Turmeric (curcuma longa) is a ginger spice commonly used in India that gives curry a yellow color. It has been used for thousands of years due to its multiple medical properties. Turmeric contains several chemical compounds, known as curcuminoids, which include the active substance curcumin.
There have been reportedly over 10,000 peer reviewed medical articles and curcumin is shown to possess significant anti-inflammatory, anti-oxidant, anti-carcinogenic, anti-mutagenic and anti-depressant properties.
However, it should be noted that turmeric only contains around 3% by weight of curcumin and is poorly absorbed in the body.
So to get the best effects, most of these research studies were done with curcumin extract to attain 1g a day. Thus, if you aim to use curcumin it may be best to use curcumin extract with black pepper to help enhance absorption of curcumin by 2000% .
Here are the top 12 benefits of turmeric consumption backed by peer review medical literature.
The Biggest Health Benefits Of Turmeric
1. It’s An Anti-inflammatory
When we injury our body our cells have an inflammatory to the stress. This is done to help eliminate the initial cause of the injury and clear our damaged cells.
However, if there is too much of an inflammation response this can cause changes in cell structure and leads to pain.
We take anti-inflammatory medication like ibuprofen to reduce the inflammation, swelling and pain. Studies show that curcumin has been demonstrated to be an effective anti-inflammatory medication in numerous studies [2, 3, 4, 5, 6].
Unfortunately, non-steroid anti-inflammatory medications (nsaids) such as Ibuprofen have side effects of peptic ulcer disease, kidney disease, third trimmest of pregnancy, and 3rd trimester of pregnancy [7, 8, 9, 10].
Fortunately, curcumin does not pose these risks so serves as a great alternative to fight inflammation for people with those medical conditions.
2. Its Anti-Oxidant Capacity
When the cells in our body use oxygen they produce free radicals which can cause damage to other cells and decrease cell function.
Our body produces antioxidants which are substances that bind to these free radicals to prevent damage to our cell.
Antioxidants decrease our risk from conditions ranging from heart disease, nerve damage, and cancer which are influenced by oxidative damage.
Common antioxidants include Vitamin A, C, E and Selenium which are found in beans, grains, fruits and vegetables . Curcumin happens to be a strong antioxidant that is non-toxic and significant preventative and treatment effect in coronary artery disease, cancer, and diabetes [12, 13].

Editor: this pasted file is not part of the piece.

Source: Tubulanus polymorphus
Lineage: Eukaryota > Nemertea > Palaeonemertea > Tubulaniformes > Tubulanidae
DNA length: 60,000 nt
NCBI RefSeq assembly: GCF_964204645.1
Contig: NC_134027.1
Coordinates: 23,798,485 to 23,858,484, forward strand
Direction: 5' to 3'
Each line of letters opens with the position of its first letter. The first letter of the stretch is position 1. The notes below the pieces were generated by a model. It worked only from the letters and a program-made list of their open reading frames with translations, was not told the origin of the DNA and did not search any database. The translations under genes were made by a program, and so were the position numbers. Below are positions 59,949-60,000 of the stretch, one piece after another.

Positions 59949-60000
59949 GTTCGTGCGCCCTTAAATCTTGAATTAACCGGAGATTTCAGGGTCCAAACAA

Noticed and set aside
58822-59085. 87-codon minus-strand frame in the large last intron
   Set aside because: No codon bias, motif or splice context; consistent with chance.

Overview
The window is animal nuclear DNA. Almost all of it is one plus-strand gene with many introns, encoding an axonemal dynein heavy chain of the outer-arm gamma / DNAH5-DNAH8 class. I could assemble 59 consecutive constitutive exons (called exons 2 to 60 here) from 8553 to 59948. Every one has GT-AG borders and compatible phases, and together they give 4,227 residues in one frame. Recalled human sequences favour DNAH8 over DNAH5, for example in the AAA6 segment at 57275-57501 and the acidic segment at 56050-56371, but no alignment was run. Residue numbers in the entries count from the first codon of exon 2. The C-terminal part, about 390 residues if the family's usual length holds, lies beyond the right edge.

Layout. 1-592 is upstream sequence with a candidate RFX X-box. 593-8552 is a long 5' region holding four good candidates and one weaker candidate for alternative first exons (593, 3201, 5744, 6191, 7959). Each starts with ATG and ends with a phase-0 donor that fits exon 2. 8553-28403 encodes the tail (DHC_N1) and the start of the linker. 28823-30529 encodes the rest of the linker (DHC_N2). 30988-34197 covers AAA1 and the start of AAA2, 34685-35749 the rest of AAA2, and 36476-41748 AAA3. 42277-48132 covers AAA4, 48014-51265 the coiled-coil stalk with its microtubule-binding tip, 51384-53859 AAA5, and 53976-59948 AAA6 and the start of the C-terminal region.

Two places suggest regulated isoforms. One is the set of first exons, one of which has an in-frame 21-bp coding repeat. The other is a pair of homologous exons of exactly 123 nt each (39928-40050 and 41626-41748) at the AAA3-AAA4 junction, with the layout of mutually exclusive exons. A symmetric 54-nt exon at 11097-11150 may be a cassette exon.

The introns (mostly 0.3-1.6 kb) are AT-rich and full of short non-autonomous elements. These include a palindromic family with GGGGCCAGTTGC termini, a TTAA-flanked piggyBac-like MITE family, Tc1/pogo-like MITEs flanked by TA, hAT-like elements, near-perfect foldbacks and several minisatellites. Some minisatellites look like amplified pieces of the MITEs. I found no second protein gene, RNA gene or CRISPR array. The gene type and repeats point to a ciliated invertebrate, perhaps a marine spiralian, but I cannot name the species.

Interestingly, curcumin has been show to possibly even enhance the effects of other antioxidants . In this way, curcumin is both an oxygen radical scavenger and one that can enhance the antioxidant capacity of other modulators.
3. It Helps With Diabetes Management
Managing diabetes with both oral medications and insulin therapy can be challenging. However, adding curcumin may be one of the best things you can do to lower you glucose levels.
Curcumin modulates many signaling molecules, including transcription factors, chemokines, cytokines, and adipokines, adiponectin, leptin, resistin, and visfatin) which are implicated in the development of insulin resistance and type 2 diabetes [15, 16,17].
4. It Can Help With Arthritis
As mentioned before, curcumin plays a key role in anti-inflammation. Arthritis is a joint disease that is due to the inflammation of the joint.
Often the cartilage is broken down resulting in the bones rubbing against each other leading to pain, stiffness and loss of joint motion.
Joint disease releases hormones through various pathways, however, curcumin mediates a strong anti-inflammatory effect through downregulation of the inflammatory cytokines, transcription factors, protein kinases, and enzymes seen in arthritis [20, 21].
The dose recommendation for osteoarthritis via capsule is typically 400 mg to 600 mg, three times per day; or 0.5 g to 1 g of powdered root up to 3 g per day . However, for rheumatoid arthritis it is recommended to do 500 mg twice daily .
5. It Can Help With Alzheimer’s Disease
There are limited studies that suggest that turmeric may also help with behavioral symptoms in those with Alzheimer’s disease .
6. It Can Help With Cancer Prevention
Curcumin has shown in numerous in vitro studies (done in test tubes) to show promising results as an anti-cancer therapeutic agent, however, human trials have failed to meet any significant results.
At this time, curcumin has been shown encouraging outcomes against colorectal cancer [28, 29], and helped enhance the radiosenstivity of renal cell carcinoma by suppressing the nf-κb signaling pathway .
It has also shown in vitro trials to have potent anti-cancer therapy in oral squamous cell carcinoma by deactivation of the mapk/erk signaling pathway . Hopefully in time we see the promising results seen in vitro translate into success for human studies .